LAS VEGAS – SAP‘s senior executives Monday said that they want to lay out the next three to four years of their architecture in a more iterative fashion to allow customers a gentle, not jarring, upgrade path.
During a keynote address that opened SAP AG’s annual analyst conference held here this week, CEO Henning Kagermann said, “It’s not a big bang like we tried to have in 2000. It’s coming to a more natural way that is not as big a disruption to businesses.”
Kagermann said that customers will be able to build on the mySAP ERP 2005 platform without fear of obsolescence. Based on a services-oriented architecture approach, the company plans to release add-ons over the next few years that will improve that platform but won’t require a deep investment.
SAP announced the first of its enhancement packages for mySAP ERP on Monday with improvements in human capital management, financials, adaptive manufacturing and, for retail customers, demand management and point-of-sale integration.
“This is not something where you replace one software architecture with another,” said Kagermann. He added that businesses are being forced to react more quickly and deal with change due to a growing number of compliance regulations. Not only are businesses having to operate within the regulatory constraints of their own nations, but also any others where they do business. Canadian businesses, for example, are affected by Sarbanes-Oxley, a U.S. regulation that places a premium on transparent accounting practices.
“The question is, are you going to go faster than other (businesses) and create a culture of change in your organization?” said Kagermann.
By adopting a more staggered approach to upgrades, Kagermann predicted that SAP customers can remove about 50 per cent of their existing upgrade costs.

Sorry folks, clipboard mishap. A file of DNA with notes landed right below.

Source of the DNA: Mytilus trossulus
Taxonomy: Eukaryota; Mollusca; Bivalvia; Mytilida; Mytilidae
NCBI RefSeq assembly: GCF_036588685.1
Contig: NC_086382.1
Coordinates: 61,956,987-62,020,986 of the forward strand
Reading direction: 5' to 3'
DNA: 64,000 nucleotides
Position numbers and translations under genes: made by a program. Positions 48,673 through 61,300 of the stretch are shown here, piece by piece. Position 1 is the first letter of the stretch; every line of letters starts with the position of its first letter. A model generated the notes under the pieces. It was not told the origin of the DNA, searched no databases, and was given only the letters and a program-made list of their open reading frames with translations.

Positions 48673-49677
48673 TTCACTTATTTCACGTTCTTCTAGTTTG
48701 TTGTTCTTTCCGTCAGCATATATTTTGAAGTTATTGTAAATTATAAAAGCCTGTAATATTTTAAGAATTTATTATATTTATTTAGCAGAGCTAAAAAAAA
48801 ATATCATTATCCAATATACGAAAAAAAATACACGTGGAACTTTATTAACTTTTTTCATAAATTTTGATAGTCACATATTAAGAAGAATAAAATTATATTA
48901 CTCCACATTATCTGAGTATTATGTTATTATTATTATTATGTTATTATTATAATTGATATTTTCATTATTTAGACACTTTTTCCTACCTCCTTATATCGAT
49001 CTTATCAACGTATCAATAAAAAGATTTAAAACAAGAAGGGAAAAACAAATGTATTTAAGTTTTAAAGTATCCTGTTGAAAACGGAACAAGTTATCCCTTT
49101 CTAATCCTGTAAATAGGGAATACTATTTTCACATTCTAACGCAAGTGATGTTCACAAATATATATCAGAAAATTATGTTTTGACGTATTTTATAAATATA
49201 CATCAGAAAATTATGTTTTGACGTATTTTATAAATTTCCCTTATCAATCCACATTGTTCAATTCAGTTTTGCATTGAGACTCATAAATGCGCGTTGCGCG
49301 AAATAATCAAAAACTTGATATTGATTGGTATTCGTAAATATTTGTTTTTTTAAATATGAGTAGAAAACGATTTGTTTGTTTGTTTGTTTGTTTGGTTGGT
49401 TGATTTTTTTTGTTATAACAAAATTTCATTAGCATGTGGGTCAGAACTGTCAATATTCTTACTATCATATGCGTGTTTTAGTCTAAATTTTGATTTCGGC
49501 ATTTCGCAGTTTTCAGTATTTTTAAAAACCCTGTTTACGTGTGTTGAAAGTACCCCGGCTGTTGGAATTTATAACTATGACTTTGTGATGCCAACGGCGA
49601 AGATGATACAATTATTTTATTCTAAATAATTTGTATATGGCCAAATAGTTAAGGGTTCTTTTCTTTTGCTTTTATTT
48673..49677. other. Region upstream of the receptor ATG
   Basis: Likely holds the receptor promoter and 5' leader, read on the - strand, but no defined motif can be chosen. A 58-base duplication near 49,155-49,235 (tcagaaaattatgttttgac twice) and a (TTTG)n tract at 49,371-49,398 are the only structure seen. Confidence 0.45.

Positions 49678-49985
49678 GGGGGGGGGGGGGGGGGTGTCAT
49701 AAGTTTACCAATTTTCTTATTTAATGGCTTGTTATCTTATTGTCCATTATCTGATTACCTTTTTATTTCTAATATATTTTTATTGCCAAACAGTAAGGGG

President of SAP’s product and technology group Shai Agassi, who spoke after Kagermann, said that customers won’t be able to stretch their IT budgets – they’ll be looking to get their money’s worth out of their existing investments.
IT departments are currently burdened by what Agassi called “taxes.” These “taxes” include training costs, uptime costs, troubleshooting, etc. Basically, “any dollar our customers spend that don’t go into our pockets.,” he said. “We have to find a way to eliminate these taxes or there is no growth.”
More mySAP ERP enhancement packages will be released steadily over time, said Agassi – one every six months or so. “Customers can pick which ones they want to deploy and which ones they don’t.”
Lions Gate CIO Leo Collins said SAP is “a world in which we feel comfortable.” The film studio, which has offices in Los Angeles, New York and Vancouver, has been using the company’s software since 2002.
Collins praised SAP’s approach to software upgrades. “As we buy additional apps, it’s easier to bolt them into the existing system,” he said. “We don’t have to spend a lot of time on infrastructure questions. . . Years ago, we made a huge bet that SAP would be able to carry our business forward.”
IDC Canada Ltd. analyst Joel Martin said that a lot of customers may be receptive to SAP’s approach. “Where we’re seeing a different strategy is with SAP saying, ‘We believe we have the right core. We’re not going to version you to death,’” he said.
“If you’re a CEO, you buy into it. . . . The challenge for SAP is to take their story . . . down to the IT directors and get those guys involved so that they’re all on the same page.”
IDC Canada estimates that the Canadian ERP market will grow approximately six per cent over the next five years.
“It should open more doors for SAP,” said Martin. “The challenge for SAP is to close the door behind them.”
During a press luncheon, Agassi stressed than when 2010 finally rolls around, customers won’t be forced to tackle a major upgrade. The year 2010 is when SAP will offer a new ERP platform, but it will be based on MySAP ERP 2005 with all the enhancements rolled in. It may also draw in more elements of SAP’s CRM platform. “It’s not that I’m coming in and ripping out all the ERP or all the CRM and starting again from scratch,” said Agassi, but he acknowledged that as the 2010 deadline approaches, some users will wait for the complete package.
Next year the company will introduce products designed to drive its presence further into the mid-market, including an SOA approach for SMBs. The company aims to increase its customer base from the current 35,000 to 100,000 by 2010. Attracting smaller businesses in addition to its traditional enterprise base will be key to accomplishing this goal, said Agassi.
SAP’s analyst summit wrapped up Tuesday.